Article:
Leroy Towns, spokesman for Roberts, said revelations about Wolf's interaction on Facebook raised questions about the doctor's legal and professional responsibilities to maintain privacy of patient medical information. The disclosures also raise questions about Wolf's viability as a candidate, he said.
“For any doctor to make patient records public and then use the records for public discussion and entertainment is just unthinkable,” Towns said. “Allegations of such lack of judgment demand extensive scrutiny and investigation.”
On Saturday, Wolf released a statement alleging Roberts was launching a character attack against him.
“The attack will not only target me,” Wolf said, “but will, through its implications, cast a wider net to vilify all doctors.”
Wolf, who frequently mentions in campaign stops that he is a distant cousin to Democratic President Barack Obama, has been endorsed by groups aligned with tea party organizers. He authored a book, “First, Do No Harm: The President's Cousin Explains Why His Hippocratic Oath Requires Him to Oppose ObamaCare.”
He graduated from The University of Kansas School of Medicine, has been a licensed doctor in Kansas since 2004, and is employed at the Shawnee Mission division of Alliance Radiology. The Kansas Board of Healing Arts hasn't reported Wolf to have been the subject of sanctions related to private hospital privileges or through disciplinary action of the state agency.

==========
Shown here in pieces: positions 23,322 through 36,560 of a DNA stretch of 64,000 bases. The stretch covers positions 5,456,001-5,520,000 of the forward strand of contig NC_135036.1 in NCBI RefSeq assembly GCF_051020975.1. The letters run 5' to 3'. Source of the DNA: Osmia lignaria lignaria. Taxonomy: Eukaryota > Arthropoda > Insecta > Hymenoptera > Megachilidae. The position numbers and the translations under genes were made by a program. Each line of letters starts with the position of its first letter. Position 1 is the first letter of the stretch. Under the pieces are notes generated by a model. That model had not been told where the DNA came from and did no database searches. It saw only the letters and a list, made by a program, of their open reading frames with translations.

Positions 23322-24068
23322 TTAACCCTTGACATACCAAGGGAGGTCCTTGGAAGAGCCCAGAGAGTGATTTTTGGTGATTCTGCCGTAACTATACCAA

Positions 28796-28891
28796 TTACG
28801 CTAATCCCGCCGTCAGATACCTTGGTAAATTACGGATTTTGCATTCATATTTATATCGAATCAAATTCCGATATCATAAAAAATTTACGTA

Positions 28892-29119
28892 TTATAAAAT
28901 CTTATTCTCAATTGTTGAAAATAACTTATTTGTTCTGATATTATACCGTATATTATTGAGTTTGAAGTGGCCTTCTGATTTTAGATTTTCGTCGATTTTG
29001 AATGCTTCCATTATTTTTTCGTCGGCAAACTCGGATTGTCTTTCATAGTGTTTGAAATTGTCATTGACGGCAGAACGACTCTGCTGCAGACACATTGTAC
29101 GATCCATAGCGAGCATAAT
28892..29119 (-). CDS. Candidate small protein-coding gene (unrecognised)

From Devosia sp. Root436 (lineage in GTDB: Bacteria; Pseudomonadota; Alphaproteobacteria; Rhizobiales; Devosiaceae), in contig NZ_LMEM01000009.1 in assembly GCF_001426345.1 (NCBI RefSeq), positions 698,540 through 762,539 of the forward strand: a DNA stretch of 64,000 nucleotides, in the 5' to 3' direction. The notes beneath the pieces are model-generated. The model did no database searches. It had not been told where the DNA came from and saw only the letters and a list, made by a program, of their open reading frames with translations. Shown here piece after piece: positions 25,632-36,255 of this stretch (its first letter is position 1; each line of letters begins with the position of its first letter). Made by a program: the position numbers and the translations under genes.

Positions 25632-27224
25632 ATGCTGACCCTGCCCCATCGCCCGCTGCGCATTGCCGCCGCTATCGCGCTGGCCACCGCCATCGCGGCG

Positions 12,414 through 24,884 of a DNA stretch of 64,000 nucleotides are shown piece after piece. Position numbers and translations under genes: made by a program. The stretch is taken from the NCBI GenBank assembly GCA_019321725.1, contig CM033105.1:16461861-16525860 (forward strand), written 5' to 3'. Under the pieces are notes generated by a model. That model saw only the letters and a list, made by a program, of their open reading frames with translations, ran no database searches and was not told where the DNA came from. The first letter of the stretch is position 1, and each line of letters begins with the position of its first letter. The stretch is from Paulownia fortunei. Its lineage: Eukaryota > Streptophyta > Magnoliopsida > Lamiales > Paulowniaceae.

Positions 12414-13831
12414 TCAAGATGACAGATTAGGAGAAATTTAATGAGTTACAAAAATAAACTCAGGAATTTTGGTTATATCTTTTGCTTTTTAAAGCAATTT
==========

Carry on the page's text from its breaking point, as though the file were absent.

In the interview Thursday in Johnson County, Wolf said he received permission from patients when required before making use of records or images. He claimed usage, including Facebook posts, that didn't reveal an individual's identity didn’t require prior authorization.
“It's an educational thing for people,” Wolf said. “I take my charge of being a doctor very seriously.”
On Jan. 25, 2010, Wolf uploaded to Facebook a high-resolution rendering of a deceased man shot in the temple. Wolf also posted an X-ray depicting that victim's fractured skull and a cluster of bullet fragments lodged throughout the brain.
Wolf launched a Facebook chat about the 3D image by explaining it was taken from a postmortem examination. A Facebook friend, Melissa Ring-Pessen, responded that she performed the scan on Jan. 22, 2010, and was admonished for improperly positioning the man's head.
“Seriously?” she wrote.
“Sheesh Melissa,” Wolf replied, “it's not like the patient was going to complain.”
In a Facebook discussion of an image of the person decapitated by gunfire, Wolf shared that the X-ray was among cherished artifacts from time spent working as a medical resident at Truman Medical Centers. The graphic image shows a skull broken apart like a smashed pumpkin. Chunks of skull remain attached by tissue with vertebra exposed at the neck.
“One of my all-time favorites," Wolf posted to the Facebook picture. "From my residency days there was a pretty active 'knife and gun club' at Truman Medical Center. What kind of gun blows somebody's head completely off? I've got to get one of those.”